"It's pretty clear his de facto policy in the campaign was to shut down immigration for everyone but white Christian Europeans," Easterly said, calling Trump's immigration policies a "throwback to the dark days of our past."
Trump needs to make it clear the United States doesn't just welcome immigrants — we need them.
3. Trump should promise not to take away 24 million people's health insurance.
While it's true costs are rising and provisions of the Affordable Care Act are struggling, there have been inarguable successes from the law, chiefly the large reduction in the uninsured rate.
At least one study suggests repealing the ACA, aka Obamacare, could leave up to 24 million people without health insurance.
That is serious.
"It's very likely millions of people are going to lose health insurance," said Tim Jost, a health law professor at Washington and Lee University School of Law. "People are going to die."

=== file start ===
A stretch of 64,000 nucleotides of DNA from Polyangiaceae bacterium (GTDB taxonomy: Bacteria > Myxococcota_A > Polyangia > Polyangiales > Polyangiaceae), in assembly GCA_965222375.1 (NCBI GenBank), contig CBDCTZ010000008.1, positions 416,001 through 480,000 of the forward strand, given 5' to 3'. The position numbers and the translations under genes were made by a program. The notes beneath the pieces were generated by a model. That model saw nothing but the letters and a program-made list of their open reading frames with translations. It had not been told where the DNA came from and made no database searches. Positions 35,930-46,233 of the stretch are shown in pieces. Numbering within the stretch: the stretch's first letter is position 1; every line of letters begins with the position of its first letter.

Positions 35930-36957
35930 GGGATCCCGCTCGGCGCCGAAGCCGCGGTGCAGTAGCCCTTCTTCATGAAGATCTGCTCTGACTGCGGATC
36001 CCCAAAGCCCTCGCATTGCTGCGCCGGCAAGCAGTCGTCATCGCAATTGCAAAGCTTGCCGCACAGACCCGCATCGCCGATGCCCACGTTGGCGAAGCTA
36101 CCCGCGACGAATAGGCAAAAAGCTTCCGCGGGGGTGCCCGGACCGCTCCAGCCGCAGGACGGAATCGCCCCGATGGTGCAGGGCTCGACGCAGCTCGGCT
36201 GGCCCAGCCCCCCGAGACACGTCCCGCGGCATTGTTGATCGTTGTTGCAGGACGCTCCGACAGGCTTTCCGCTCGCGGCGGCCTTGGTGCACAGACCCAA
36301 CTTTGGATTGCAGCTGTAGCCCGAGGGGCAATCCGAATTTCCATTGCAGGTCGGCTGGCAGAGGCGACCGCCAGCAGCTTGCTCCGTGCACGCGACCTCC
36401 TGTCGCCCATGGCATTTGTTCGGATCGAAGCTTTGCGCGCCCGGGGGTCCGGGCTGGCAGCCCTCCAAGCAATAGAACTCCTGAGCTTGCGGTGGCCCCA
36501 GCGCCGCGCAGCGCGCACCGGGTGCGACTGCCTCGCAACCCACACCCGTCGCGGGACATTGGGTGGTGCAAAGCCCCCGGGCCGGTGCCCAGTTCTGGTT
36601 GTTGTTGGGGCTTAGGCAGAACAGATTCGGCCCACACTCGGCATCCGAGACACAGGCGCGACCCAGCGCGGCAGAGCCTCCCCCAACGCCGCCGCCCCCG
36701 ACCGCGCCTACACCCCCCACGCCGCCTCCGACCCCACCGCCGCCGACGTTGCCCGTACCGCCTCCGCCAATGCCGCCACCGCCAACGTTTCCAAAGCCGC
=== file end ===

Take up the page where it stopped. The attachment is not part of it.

Before you roll your eyes and assume that is hyperbole, know that a 2009 Harvard University study found that uninsured workers have a 40% higher risk of death compared to those with health insurance — and a lack of coverage is associated with nearly 45,000 deaths annually.
Jost explained that many of the provisions of the ACA are entrusted to the executive branch to enact, meaning that Trump wouldn't even need to pass any legislation to effectively gut the law.